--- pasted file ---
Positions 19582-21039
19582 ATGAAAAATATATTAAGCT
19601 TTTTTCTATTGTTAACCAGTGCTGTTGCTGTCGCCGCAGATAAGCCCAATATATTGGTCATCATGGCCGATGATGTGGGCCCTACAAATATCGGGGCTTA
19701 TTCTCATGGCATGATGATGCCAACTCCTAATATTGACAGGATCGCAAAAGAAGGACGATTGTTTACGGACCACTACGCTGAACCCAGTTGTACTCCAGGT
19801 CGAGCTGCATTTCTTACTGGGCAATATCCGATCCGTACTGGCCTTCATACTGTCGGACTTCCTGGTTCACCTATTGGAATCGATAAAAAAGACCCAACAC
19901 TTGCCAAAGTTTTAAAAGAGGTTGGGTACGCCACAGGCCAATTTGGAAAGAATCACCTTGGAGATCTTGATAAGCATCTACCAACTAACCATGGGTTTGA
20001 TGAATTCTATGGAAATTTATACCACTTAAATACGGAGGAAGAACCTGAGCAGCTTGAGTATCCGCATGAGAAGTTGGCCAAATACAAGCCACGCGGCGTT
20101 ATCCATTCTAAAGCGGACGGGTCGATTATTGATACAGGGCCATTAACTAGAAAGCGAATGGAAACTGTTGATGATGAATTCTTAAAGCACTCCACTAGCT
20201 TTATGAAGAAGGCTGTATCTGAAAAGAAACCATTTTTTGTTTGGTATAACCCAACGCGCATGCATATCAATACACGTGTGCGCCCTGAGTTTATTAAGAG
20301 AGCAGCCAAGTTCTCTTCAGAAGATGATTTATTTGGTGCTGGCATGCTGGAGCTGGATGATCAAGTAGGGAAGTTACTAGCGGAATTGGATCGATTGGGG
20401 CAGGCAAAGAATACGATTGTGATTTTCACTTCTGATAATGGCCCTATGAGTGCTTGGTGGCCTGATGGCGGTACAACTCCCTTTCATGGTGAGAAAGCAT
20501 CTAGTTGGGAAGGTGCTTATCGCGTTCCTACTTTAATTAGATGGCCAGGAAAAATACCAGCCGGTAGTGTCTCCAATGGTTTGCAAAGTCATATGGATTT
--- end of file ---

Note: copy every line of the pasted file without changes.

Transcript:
Positions 19582-21039
19582 ATGAAAAATATATTAAGCT
19601 TTTTTCTATTGTTAACCAGTGCTGTTGCTGTCGCCGCAGATAAGCCCAATATATTGGTCATCATGGCCGATGATGTGGGCCCTACAAATATCGGGGCTTA
19701 TTCTCATGGCATGATGATGCCAACTCCTAATATTGACAGGATCGCAAAAGAAGGACGATTGTTTACGGACCACTACGCTGAACCCAGTTGTACTCCAGGT
19801 CGAGCTGCATTTCTTACTGGGCAATATCCGATCCGTACTGGCCTTCATACTGTCGGACTTCCTGGTTCACCTATTGGAATCGATAAAAAAGACCCAACAC
19901 TTGCCAAAGTTTTAAAAGAGGTTGGGTACGCCACAGGCCAATTTGGAAAGAATCACCTTGGAGATCTTGATAAGCATCTACCAACTAACCATGGGTTTGA
20001 TGAATTCTATGGAAATTTATACCACTTAAATACGGAGGAAGAACCTGAGCAGCTTGAGTATCCGCATGAGAAGTTGGCCAAATACAAGCCACGCGGCGTT
20101 ATCCATTCTAAAGCGGACGGGTCGATTATTGATACAGGGCCATTAACTAGAAAGCGAATGGAAACTGTTGATGATGAATTCTTAAAGCACTCCACTAGCT
20201 TTATGAAGAAGGCTGTATCTGAAAAGAAACCATTTTTTGTTTGGTATAACCCAACGCGCATGCATATCAATACACGTGTGCGCCCTGAGTTTATTAAGAG
20301 AGCAGCCAAGTTCTCTTCAGAAGATGATTTATTTGGTGCTGGCATGCTGGAGCTGGATGATCAAGTAGGGAAGTTACTAGCGGAATTGGATCGATTGGGG
20401 CAGGCAAAGAATACGATTGTGATTTTCACTTCTGATAATGGCCCTATGAGTGCTTGGTGGCCTGATGGCGGTACAACTCCCTTTCATGGTGAGAAAGCAT
20501 CTAGTTGGGAAGGTGCTTATCGCGTTCCTACTTTAATTAGATGGCCAGGAAAAATACCAGCCGGTAGTGTCTCCAATGGTTTGCAAAGTCATATGGATTT